Sentries at the Portal

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Science  08 Apr 2005:
Vol. 308, Issue 5719, pp. 167
DOI: 10.1126/science.308.5719.167d

The liver is a huge and metabolically active organ, enriched with substantial numbers of non-conventional immune cells that help to protect it from pathogens and potentially harmful immune responses to benign foreign material (such as antigens in food). Particularly striking are the many natural killer T (NKT) cells, which likely serve to regulate hepatic immunity.

To examine the behavior of hepatic NKT cells in situ, Geissmann et al. used mice in which one of the alleles coding for the NKT chemokine receptor CXCR6 had been replaced with green fluorescent protein. Intravital confocal microscopy revealed that NKT cells remained confined to the blood vessels within the liver, moving randomly and visiting each hepatocyte every quarter of an hour. This behavior differs from that of conventional activated T cells, which generally pass across the vessel endothelium into the surrounding tissue. Nevertheless, as do T cells on patrol in lymph nodes, hepatic NKT cells stop moving upon encountering antigen, consistent with their surveillance duties. In the absence of CXCR6, the number of hepatic NKT cells was significantly reduced, suggesting that this chemokine receptor mediates a survival signal. — SJS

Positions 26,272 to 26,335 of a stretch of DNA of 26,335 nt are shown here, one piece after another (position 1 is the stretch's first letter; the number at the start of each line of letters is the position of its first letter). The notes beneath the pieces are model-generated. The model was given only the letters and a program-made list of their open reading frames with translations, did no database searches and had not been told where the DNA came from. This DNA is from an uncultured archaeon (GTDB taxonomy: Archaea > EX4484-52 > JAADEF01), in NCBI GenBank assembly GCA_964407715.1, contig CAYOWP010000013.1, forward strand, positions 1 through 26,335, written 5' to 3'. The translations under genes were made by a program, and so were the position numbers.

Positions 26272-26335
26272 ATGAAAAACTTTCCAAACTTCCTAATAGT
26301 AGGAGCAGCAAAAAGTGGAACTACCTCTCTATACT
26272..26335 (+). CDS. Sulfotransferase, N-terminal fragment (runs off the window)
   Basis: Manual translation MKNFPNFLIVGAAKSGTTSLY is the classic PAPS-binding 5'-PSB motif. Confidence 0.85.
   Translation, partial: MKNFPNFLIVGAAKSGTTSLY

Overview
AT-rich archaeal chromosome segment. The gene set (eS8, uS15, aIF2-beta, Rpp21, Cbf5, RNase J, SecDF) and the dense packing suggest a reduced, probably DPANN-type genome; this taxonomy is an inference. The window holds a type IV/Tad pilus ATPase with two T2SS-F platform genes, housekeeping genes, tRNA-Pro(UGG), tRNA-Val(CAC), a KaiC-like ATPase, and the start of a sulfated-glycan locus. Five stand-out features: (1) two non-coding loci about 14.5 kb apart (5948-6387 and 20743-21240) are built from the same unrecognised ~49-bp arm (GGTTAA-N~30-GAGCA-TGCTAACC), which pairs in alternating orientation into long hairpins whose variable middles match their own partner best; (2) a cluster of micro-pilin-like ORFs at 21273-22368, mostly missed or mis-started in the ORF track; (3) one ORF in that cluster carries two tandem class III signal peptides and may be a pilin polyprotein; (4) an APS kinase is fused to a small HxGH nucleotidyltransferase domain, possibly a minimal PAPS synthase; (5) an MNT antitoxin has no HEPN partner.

PLoS Biol. 3, 10.1371/journal.pbio.0030113 (2005).

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